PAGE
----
After leaving Bali at 9am, we arrived at Surabaya (SUB) on the island of Java at 9am. Nadya and I were picked up at the airport by her cousins friend, who was kind enough to drive us 2.5 hours to her cousins place. That’s exceptionally nice – would you do that for a friend’s friend visiting? Would you drive 2.5 hours to pick up a friend’s cousin’s new friend at the airport?
The plan was to head to Gungung Bromo, their largest volcano to watch it at sunrise. We got a ride to her cousins, at which point we’d we’d take another leg of transportation towards the base of the mountain, and leave for the mountain around 4am. It’s a lot of effort but Lonely Planet Indonesia (Travel Guide) raved about it.
Indonesia has 129 volcanoes (debated number; some place the number as more than 150), most in the world, and none are more beautiful than Gunung Bromo, on the eastern side of the island of Java (same island as Jakarta, Indonesia, where U.S. President Barack Obama once lived). There’s actually 40 volcanoes on the island of Java alone, but beautiful postcards from Indonesia with a volcano are typically of Bromo. It’s impressive! Read more...(382 words, 6 images, estimated 1:32 mins reading time)
When I tell local Indonesians I meet that I’m from NY, I get an immediate response of word association of everything that comes to mind for them at a rapid pace. Typically it starts with them excitedly blurting out
Immediately followed by “New York, New York – Sinatra!”
Or singing Alicia Keys’ chorus line from “Empire State of Mind,” which is funny because they both have a strong accent and are typically way off key. The combo is quite entertaining and didn’t get old even after having this happen nearly two dozen times in just a week.
Sometimes this is followed by “US and A!” cheer, and then random facts that they know about the US. “50 States!” One guy started naming random US state capitals. One guy started rattling off random cities he had heard of, that we have 100 senators, and the NY Yankees.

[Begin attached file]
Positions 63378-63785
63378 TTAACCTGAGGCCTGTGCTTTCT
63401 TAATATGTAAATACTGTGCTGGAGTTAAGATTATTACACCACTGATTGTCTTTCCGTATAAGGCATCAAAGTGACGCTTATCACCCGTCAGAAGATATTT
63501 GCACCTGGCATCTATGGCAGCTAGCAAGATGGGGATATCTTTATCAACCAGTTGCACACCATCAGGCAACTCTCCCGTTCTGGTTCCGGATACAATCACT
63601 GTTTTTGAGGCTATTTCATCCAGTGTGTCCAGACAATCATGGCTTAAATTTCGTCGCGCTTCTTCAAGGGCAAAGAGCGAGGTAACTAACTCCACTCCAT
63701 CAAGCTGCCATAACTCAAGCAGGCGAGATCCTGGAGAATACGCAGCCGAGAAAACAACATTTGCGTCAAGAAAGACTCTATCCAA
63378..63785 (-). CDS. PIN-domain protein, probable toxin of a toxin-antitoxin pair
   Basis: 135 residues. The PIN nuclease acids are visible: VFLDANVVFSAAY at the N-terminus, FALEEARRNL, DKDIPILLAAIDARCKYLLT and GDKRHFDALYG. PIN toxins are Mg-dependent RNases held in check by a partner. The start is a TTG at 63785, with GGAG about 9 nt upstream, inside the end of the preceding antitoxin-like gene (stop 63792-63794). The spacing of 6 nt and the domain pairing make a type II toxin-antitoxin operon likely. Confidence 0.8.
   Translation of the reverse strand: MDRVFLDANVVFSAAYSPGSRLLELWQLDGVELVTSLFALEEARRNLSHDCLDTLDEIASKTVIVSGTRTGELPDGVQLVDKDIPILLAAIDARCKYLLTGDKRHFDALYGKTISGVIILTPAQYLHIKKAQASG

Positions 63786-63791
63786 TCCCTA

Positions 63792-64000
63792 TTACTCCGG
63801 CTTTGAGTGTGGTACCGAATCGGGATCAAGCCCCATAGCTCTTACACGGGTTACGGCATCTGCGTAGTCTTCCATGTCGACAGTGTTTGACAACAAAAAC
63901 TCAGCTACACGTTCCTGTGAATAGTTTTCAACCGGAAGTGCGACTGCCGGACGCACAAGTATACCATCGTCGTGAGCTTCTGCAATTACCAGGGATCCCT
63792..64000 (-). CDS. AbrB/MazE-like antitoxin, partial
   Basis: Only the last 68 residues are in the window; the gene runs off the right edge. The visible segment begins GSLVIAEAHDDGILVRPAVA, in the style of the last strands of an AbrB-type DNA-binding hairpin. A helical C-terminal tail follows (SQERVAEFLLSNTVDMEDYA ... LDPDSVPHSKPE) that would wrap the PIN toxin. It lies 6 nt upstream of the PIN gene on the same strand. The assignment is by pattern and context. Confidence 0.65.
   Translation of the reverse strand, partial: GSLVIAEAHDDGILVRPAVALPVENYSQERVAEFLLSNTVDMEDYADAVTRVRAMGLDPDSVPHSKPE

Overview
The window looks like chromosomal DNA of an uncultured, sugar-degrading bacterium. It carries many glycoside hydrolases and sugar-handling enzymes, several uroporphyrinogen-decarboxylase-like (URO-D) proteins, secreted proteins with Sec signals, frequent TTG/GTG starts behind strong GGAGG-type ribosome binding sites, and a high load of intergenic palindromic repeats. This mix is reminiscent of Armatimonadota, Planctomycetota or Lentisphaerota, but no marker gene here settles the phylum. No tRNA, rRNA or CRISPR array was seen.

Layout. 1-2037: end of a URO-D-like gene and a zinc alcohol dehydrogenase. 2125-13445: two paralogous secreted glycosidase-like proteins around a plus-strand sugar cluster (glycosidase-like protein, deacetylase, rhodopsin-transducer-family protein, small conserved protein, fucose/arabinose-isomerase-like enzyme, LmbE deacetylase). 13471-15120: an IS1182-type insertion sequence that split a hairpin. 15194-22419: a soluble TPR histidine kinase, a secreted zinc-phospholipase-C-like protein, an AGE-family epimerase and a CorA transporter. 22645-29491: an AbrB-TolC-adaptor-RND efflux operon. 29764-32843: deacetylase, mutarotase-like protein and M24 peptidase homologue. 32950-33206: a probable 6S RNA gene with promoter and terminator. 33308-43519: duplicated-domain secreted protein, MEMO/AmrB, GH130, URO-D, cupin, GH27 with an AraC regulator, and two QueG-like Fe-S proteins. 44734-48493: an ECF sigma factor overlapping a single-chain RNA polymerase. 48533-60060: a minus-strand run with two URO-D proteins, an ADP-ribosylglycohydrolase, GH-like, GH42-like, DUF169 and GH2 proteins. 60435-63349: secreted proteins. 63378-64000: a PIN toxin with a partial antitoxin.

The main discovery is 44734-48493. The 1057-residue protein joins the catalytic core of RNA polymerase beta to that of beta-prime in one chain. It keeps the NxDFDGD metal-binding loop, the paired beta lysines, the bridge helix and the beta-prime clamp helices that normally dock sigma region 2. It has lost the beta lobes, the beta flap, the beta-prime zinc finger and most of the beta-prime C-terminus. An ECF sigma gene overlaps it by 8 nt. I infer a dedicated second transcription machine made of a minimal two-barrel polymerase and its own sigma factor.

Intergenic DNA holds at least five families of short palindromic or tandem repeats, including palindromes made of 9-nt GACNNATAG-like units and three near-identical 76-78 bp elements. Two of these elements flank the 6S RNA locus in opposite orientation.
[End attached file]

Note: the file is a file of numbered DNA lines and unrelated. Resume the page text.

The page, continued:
Interestingly enough I found I got a warmer initial response when I said I was from New York rather than from America or the US.
Has anyone else had an experience like this? Is this typical for countries in SE Asia? Let me know if this has happened to you.
Like my experience in HK, I met such wonderful people here (both travelers and Indonesians). Some of them I’ve been staying in touch with (and some will be perhaps by reading this blog).
My flight from Bali (DPS) to Java (SUB) was $29 on Wings Air. That’s the least I’ve spent on a flight up to this point. It’s a prop plane. That’s right, we’re flying a plane with a propeller. Hope we make it!
You can see the propeller on the Wings Air plane pictured above. I had last taken one on my trip through Belize and that was an adventure! Scary! I’ll post about the Belize adventure after I finish posting about the 15-country Asia trip.
If you’re going to be in a city for a few days, it’s always appreciated when you take a moment to learn a few key phrases. That’s particularly challenging in a country like Indonesia, with so many languages being spoken (Balinese and different dialects of Bahasa Indonesian were most common in Bali). But it’s important.
Regardless of what city I’m in, I find myself saying Thank You quite a bit, so in Indonesian, that’s “Terima Kasih.” Pair that with a warm smile and they’re likely to response with “Sammah Sammah” – You’re welcome. For some reason in Bali the word kaliren (hungry) came up a lot. “always kaliren!”
Special thanks to Afit, Nadya, and Dina, for teaching me their language.
Note: neither of those last two phrases came up accurately under Google Translate, but I was using them every day in Java and people seemed to know exactly what I was saying.
Like my experience in HK, I’ve met such wonderful people here (both travelers and Indonesians). Some of them I’ve been staying in touch with (and some will be perhaps by reading this blog).